Holy Saturday is also known as Easter Even and the Great Sabbath.
The term "Easter Even" was used by the 1549 Prayer Book. The 1979 BCP uses the title "Holy Saturday" for the Saturday before Easter (p. 283)
It is the Saturday before Easter, the last day of Lent and is the day when Christ's body lay in His Tomb. In the early church Holy Saturday was a day of fasting and preparation for the Easter Vigil.
This day was the Sabbath and the day which Jesus rested in the grave.
Many churches hold services on this eve of Easter Day.
Easter Vigil, dating back to at least the Roman times, takes place on Holy Saturday. The Easter Vigil is a service held in many Christian churches as the official celebration of the Resurrection of Jesus Christ. The service includes the first use of the word alleluia since the beginning of Lent as well as the first Eucharist of Easter.
The Easter Vigil is celebrated by the use of a wax candle which is inscribed with a cross. The letters alpha and omega are inscribed at the top and bottom and the four numbers representing the current year are inscribed above and below the cross arms. Five grains representing the wounds of Christ are sometimes pushed into the soft wax.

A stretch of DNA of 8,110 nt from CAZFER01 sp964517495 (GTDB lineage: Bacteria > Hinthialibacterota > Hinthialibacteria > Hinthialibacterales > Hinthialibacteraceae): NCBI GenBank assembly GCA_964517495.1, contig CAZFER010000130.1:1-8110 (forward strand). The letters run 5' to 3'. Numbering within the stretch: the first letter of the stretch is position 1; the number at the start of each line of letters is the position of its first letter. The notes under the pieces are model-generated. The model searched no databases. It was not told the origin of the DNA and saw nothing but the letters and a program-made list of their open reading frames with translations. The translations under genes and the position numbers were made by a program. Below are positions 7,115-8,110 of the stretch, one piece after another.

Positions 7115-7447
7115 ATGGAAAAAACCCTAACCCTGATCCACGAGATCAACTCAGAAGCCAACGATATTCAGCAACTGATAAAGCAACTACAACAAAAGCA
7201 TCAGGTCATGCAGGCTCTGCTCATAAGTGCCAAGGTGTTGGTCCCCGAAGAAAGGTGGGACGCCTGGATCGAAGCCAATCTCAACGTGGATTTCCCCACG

In the early church this was always the time to baptise or 'christen' new Christian converts who had be learning about Christianity during Lent. They were then ready to take their first communion on Easter Sunday, the day of Resurrection. Christian baptisms symbolise death and resurrection and so it is very fitting for them to take place at this time of year.
Britannia Coco-nut Dancers of Bacup
The Bacup Nutters Dance traditionally takes place on this day in the small Pennine town of Bacup. Each year a team of folk-dancers with blackened faces dance through the town from boundary to boundary.
A form of morris dancing, the blackened faces could be down to the mining connection or it may be to protect the dancers from being recognised by evil spirits.
History behnd the tradition
The tradition of this dance is thought to date back to 1857. It is said to have originated with Moorish pirates, and to have been brought to Lancashire by Cornish tin miners.
See a video of one their dances
Holy Saturday is also often incorrectly called Easter Saturday, a term that correctly refers to the following Saturday after Easter.